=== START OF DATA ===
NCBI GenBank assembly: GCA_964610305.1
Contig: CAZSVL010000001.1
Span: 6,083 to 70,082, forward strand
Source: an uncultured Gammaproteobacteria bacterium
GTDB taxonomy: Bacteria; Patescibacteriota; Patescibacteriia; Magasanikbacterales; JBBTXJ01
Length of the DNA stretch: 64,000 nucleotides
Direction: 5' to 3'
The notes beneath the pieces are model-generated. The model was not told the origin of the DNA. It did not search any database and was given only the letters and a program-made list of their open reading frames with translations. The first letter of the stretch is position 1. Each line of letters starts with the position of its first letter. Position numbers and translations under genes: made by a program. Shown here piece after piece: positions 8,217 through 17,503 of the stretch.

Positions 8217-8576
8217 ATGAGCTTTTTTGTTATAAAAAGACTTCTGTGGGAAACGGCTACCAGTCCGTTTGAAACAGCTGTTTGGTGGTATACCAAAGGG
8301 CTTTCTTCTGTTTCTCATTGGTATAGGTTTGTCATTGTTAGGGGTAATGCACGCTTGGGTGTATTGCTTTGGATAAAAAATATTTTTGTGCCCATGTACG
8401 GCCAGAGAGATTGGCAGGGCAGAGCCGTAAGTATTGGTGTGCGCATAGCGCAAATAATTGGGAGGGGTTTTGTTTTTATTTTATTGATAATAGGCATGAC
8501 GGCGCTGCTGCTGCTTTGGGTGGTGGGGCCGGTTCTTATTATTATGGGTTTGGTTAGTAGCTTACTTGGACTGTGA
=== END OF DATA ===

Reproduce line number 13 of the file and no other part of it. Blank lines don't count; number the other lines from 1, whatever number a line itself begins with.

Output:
8501 GGCGCTGCTGCTGCTTTGGGTGGTGGGGCCGGTTCTTATTATTATGGGTTTGGTTAGTAGCTTACTTGGACTGTGA